To mark the 20th anniversary of Interfaith America, we spoke with individuals connected to the organization about their own interfaith work, memories of Interfaith America, and their hopes for the future of interfaith cooperation.
Interfaith America Magazine’s Allie Vroegop interviewed Jenan Mohajir, Senior Director of Special Projects at Interfaith America. Inspired by faith and family to work for change at the intersections of gender, sexuality, race, and religion, Mohajir has served in leadership IA for 15 years where she as has trained hundreds of interfaith leaders from diverse backgrounds to foster a vision and practice of civically-engaged interfaith leadership.
This conversation was lightly edited for length and clarity.
Allie Vroegop: How did you start in interfaith work and how did you get connected with Interfaith America?
Jenan Mohajir: I first heard about Interfaith Youth Core (what’s now Interfaith America) as a young teacher, while working at a school called Universal School, a small Muslim school in the outskirts of Chicago. A friend working [at IFYC] came to me because they were doing an MLK Day service event and hoped that I could connect them with some students. I and two other teachers sent high schoolers to come attend the MLK Day event, and afterward, the students came back to school saying this was the first time that they had met people who were different kinds of Muslims than they were. It was also the first time that they had met people of other religious traditions. It was interesting to see them come back and basically say, “We don’t know so much stuff about our own tradition and we want to do an after-school program.” It gave them a way to come into a full sense of who they were, by interacting with people who are different [than them]. And that was my entry point into the organization. As a result, you know, a couple of years later, when there was a position opened up, I came to Interfaith America through that experience as a teacher.
AV: Is there a special memory you have of your time so far with the organization?
JM: There are a couple of different things that come to mind including one when we were running an international program out of India. As part of that, initially, I ran this multilingual training about interfaith leadership. And through that training, it was mostly for people based in Delhi, there was one woman who came from a neighboring state. She sat in the back of the room and was participating, but it was also clear that she wasn’t necessarily a nonprofit worker. This woman was very engaged, but also was not saying much and as a result, I wondered if she was grasping the material, so I went up to her at the end of the day to introduce myself. Turns out that she had actually come from Gujarat, which is a neighboring state. Gujarat is a place where in 2002, there had been major riots and hundreds of thousands of people, many Muslims, had been displaced from their homes, and this woman was one of those people. Twenty-two people in her family had been killed in the riots and that included her daughter and her husband. The only reason that she was still alive was because she happened to be in outpatient surgery that day for some small procedure, and her doctor who was Hindu had put her under anesthesia and had put a red bindi on her forehead, which is an identifying marker for a Hindu woman. She was alive because this doctor saved her life. I said to her that she is someone who has lost so much and asked why she was at this training. She said, “I don’t ever want another woman to go through what I’m what I’ve been through, regardless of who she is religiously.” I will never forget that.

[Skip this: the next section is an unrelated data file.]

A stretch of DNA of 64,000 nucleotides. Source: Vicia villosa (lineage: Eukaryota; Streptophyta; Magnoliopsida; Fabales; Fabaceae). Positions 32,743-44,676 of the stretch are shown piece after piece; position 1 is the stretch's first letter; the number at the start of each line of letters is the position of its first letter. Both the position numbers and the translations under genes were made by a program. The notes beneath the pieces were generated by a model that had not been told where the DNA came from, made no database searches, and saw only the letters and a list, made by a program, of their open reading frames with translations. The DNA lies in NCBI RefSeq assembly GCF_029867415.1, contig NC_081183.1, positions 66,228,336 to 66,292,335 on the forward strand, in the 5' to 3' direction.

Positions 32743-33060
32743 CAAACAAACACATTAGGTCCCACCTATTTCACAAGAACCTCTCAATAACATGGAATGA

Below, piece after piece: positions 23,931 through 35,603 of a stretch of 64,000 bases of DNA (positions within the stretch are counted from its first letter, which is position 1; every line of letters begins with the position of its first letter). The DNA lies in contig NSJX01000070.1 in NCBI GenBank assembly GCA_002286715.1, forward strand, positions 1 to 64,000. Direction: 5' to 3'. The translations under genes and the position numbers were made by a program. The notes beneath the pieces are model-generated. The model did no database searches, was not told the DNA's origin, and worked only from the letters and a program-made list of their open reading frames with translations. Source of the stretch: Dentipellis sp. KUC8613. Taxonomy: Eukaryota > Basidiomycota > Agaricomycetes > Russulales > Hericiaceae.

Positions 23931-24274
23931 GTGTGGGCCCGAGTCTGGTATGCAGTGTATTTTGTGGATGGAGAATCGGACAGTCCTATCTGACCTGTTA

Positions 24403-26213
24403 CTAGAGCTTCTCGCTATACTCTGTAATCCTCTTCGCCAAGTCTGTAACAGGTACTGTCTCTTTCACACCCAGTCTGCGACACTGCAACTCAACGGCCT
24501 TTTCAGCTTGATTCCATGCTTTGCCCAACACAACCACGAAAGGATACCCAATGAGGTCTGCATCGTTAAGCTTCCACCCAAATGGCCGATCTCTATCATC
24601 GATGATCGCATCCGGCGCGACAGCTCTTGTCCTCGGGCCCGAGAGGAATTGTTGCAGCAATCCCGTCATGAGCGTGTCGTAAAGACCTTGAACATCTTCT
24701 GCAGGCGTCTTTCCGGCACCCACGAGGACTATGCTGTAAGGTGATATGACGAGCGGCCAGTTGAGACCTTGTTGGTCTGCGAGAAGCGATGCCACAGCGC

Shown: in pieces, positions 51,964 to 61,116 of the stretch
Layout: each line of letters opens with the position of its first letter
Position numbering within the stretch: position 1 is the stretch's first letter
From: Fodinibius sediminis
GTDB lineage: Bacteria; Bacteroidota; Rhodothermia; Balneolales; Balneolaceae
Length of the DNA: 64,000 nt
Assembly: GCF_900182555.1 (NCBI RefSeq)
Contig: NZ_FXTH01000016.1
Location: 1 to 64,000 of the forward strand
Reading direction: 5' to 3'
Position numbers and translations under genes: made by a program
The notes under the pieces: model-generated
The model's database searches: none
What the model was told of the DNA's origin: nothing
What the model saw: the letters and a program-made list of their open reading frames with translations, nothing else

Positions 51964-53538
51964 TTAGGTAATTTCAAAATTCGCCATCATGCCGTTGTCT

AV: What is something that you’re proud of with the work of the organization?
JM: I’m really proud of the curriculum that we’ve built including with the Interfaith Leadership Summit for the last 12 years. The amount of curriculum and training that we have built out, it’s such a gift to a lot of people and has both produced so many leaders and has had such an impact on so many people’s lives.
AV: What are you excited about for the organization in the future?
JM: A few things that come to mind. One is the work that we did for FIVA, for the Faith in the Vaccine Ambassadors program. It was meaningful in a lot of ways especially to be able to answer the call that our communities had with resources and a concrete set of skills that were helpful to people in that space. We are really good at that, and in lots of different ways. We’re good at that with curriculum, relationship building, and how we bring people together. Coalition is a very political term, but how we build social capital around an idea, is something we do well, and we can do that for a number of different causes.
I’m looking forward to how we continue to use our skill sets and our power in order to make things relevant for today’s communities, both religious communities and communities at large. I’m excited to see where the Black Interfaith Project is going to grow as well as having the Vote is Sacred continue as we go into an election year in 2024. All of these things have a lot of potential, and I’m excited about how we could be leveraging our collective power as an organization to really move the conversation on those issues.
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